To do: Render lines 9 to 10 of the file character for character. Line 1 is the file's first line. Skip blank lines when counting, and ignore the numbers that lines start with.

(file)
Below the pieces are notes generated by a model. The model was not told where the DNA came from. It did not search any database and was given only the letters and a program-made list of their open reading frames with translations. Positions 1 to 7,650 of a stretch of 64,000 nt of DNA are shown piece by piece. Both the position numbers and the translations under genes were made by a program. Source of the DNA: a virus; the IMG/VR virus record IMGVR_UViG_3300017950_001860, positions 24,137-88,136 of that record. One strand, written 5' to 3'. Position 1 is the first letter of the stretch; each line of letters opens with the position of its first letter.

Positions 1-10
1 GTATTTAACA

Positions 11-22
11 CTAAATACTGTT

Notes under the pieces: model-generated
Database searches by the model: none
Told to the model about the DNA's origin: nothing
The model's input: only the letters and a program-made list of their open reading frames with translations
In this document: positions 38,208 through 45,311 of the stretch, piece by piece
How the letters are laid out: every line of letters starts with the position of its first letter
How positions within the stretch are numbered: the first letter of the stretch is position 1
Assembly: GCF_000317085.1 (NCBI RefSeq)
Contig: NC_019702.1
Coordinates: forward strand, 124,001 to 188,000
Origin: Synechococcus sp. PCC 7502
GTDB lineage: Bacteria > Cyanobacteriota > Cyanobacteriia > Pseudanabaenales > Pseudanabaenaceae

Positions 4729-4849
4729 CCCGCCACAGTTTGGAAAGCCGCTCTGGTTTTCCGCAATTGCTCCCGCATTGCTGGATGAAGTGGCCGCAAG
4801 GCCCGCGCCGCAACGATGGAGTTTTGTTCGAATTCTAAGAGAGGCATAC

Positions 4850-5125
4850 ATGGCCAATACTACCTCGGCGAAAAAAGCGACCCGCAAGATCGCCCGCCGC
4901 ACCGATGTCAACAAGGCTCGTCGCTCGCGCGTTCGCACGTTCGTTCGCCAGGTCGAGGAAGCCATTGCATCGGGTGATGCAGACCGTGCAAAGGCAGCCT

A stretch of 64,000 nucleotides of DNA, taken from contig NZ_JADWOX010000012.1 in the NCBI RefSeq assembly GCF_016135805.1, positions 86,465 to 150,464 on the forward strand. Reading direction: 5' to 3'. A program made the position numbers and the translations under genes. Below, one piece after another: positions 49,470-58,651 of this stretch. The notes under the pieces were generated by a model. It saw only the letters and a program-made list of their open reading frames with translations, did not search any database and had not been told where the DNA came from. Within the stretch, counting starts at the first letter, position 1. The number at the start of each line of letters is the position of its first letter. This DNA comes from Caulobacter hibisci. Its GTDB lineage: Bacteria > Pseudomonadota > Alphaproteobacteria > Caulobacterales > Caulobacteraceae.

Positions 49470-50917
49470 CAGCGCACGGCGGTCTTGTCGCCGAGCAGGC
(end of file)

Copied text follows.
The model's input: only the letters and a program-made list of their open reading frames with translations
In this document: positions 38,208 through 45,311 of the stretch, piece by piece